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My Lords, I may be alone but I always feel that there is an air of unreality about this present situation—especially given that we in this House are spectators, watching a potential disaster unfold before our eyes. Apart from a few Brexiteer zealots who still believe their own propaganda, we all know that we are participating in a process that will lead to the United Kingdom being politically and economically worse off, as well as in terms of world influence. Sadly, there have been few references to the need for European unity and the part that we could and should play in that. It is even more extraordinary that a Government whose primary task must be to safeguard the nation in the widest possible sense are acting as they are.
However, we are in extraordinary times, and we need extraordinary measures. I hope that, somehow, we will find the political leadership that will honestly address the nation and tell it the problems that we face. Yes, you voted to leave the European Union. Yes, we have done our best to negotiate that in a way that leaves you as well off—or, as the leavers would have you believe, better off—as you were as members of the European Union. But that has not proved possible. There are two reasons for this. First and foremost, there is not a better deal than membership of the European Union. Secondly, in an attempt to meet your wishes, we trapped ourselves in a set of red lines, which rendered our aspirations, which are now set out in the political declaration, impossible to achieve, as those aspirations are largely incompatible with the red lines.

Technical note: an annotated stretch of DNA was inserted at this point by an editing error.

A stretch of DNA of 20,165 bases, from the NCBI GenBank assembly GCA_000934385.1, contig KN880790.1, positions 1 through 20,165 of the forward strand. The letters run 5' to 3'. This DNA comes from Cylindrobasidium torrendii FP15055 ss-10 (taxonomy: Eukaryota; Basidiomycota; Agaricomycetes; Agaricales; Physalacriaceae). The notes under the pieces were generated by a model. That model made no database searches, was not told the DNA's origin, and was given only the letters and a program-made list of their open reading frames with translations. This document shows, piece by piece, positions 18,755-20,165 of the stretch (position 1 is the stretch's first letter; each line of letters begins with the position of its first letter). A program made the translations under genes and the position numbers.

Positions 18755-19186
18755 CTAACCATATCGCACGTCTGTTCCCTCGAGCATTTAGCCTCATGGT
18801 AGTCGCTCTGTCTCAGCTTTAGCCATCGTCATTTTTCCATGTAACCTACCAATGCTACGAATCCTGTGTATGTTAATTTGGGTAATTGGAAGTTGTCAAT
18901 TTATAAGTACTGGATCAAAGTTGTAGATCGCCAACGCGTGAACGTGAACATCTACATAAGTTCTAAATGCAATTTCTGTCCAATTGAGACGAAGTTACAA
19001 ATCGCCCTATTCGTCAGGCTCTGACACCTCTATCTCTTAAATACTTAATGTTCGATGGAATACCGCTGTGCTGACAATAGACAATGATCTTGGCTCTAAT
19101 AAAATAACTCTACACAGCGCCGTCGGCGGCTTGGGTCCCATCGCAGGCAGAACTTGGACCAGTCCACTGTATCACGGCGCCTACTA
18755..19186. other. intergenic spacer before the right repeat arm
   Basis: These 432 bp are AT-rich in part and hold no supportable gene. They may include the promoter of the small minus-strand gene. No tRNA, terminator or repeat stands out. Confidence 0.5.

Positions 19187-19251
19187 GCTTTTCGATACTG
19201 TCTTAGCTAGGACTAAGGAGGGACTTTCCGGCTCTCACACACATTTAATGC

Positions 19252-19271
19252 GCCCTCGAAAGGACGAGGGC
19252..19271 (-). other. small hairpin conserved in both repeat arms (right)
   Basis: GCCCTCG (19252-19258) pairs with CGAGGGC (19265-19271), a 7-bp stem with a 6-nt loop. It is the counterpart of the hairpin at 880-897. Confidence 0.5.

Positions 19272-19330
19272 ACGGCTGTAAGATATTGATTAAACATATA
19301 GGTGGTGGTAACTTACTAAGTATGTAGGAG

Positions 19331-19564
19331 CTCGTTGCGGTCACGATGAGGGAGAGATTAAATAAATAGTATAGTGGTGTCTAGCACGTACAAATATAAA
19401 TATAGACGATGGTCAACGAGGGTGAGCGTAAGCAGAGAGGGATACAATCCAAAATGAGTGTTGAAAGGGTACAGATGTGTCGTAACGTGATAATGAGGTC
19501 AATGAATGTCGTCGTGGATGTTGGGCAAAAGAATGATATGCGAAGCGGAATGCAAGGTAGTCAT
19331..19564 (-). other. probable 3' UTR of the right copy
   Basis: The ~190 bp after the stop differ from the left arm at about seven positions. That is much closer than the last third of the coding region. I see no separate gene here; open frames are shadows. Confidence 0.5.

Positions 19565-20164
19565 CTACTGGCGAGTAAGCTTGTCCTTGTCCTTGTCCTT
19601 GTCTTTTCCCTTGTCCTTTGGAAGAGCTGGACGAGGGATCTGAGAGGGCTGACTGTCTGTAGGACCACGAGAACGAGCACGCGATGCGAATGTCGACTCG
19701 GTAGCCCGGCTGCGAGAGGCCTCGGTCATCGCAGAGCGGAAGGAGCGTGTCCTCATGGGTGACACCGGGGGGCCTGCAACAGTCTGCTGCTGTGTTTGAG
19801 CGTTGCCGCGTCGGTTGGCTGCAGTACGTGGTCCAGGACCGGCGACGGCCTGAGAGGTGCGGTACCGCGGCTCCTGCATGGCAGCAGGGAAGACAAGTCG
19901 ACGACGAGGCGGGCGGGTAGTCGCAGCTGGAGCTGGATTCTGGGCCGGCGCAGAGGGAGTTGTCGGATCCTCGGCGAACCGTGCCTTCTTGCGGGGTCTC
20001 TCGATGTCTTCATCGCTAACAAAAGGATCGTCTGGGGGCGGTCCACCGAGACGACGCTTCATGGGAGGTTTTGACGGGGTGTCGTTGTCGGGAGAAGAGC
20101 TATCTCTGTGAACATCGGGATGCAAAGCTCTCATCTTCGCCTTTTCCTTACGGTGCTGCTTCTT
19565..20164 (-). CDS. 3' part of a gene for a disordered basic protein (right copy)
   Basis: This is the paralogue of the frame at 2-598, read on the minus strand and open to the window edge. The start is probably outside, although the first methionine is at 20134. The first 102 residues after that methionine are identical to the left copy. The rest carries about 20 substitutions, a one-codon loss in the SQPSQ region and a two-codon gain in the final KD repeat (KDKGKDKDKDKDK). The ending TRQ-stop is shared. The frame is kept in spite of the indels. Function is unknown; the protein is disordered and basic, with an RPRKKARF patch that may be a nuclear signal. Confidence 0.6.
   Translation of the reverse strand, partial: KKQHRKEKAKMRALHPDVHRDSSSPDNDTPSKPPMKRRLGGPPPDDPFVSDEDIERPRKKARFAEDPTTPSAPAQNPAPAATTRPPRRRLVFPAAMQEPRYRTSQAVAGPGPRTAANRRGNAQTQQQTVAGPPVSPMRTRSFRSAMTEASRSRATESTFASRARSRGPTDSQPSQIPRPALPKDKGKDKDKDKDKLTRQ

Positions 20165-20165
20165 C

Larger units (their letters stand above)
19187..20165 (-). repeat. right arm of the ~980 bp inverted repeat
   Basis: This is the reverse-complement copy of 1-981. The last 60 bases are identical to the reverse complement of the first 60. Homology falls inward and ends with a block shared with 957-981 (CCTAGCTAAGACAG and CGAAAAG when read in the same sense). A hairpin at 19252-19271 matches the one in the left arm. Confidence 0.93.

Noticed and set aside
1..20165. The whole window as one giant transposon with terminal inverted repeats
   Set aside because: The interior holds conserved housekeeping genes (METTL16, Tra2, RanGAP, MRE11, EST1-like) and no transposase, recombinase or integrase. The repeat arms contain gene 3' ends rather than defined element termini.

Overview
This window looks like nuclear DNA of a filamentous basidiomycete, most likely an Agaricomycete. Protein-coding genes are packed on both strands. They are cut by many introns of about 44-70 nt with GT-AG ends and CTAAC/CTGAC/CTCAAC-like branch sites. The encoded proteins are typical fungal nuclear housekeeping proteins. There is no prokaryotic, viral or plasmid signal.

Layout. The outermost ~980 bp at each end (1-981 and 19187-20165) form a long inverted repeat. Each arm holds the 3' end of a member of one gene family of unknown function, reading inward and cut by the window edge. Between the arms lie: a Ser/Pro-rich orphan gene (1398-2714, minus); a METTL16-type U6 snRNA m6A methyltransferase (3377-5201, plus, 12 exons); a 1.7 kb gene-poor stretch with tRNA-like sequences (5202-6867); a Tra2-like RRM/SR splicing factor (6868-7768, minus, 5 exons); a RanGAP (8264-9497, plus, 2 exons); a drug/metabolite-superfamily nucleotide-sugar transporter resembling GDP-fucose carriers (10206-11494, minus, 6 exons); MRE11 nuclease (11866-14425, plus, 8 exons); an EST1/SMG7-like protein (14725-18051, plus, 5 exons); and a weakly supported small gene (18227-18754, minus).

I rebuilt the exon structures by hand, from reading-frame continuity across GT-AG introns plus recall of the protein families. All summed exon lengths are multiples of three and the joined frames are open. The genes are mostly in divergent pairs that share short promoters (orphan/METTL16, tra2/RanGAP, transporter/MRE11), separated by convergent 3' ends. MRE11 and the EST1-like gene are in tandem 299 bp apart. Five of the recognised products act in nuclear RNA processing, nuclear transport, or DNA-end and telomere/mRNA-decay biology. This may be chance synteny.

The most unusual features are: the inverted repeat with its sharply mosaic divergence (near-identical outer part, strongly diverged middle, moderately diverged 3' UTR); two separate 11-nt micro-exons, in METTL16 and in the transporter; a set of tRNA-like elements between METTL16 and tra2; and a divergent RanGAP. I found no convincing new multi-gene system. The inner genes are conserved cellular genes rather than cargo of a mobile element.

An honest assessment would tell the people that revocation of Article 50 or, at the very least, a long delay, is necessary while we belatedly decide what we want from our relationship with our closest and most important partners. Sadly, I feel that I shall wish on, because there is no evidence of any political leadership prepared to take such steps. The May deal does at least give us a transition period but, if the Government throw away that time in the same way as they have thrown away the time since the referendum, we will be in no better state to decide what we want in December 2020 than we are in March 2019. Such incompetence cannot go on.
Ministers have stood at the Dispatch Box in this House and told us that we cannot be kept informed of progress in the negotiations for fear of prejudicing those negotiations. However, this time and for the future, we must decide what we want before we go into those negotiations. This dysfunctional Cabinet and Government have no idea of where we are seeking to end up. Whether it is the May deal, another deal or no deal, we shall still have to have a close relationship with the European Union. What that is has to be established as a matter of urgency, and it will take leadership and not constant capitulation to the ultra-Brexiteer party within the Conservative Party. Until this is resolved, we are only delaying the ultimate disaster to a later date. It cannot go on, and I hope that the Minister will be able to confirm that to the House at the conclusion of this debate.
On a previous occasion I asked the Minister a question which he did not answer. If this deal does not go through, what is plan B? I hope that this time it is plain enough to him that the House and the people need to know.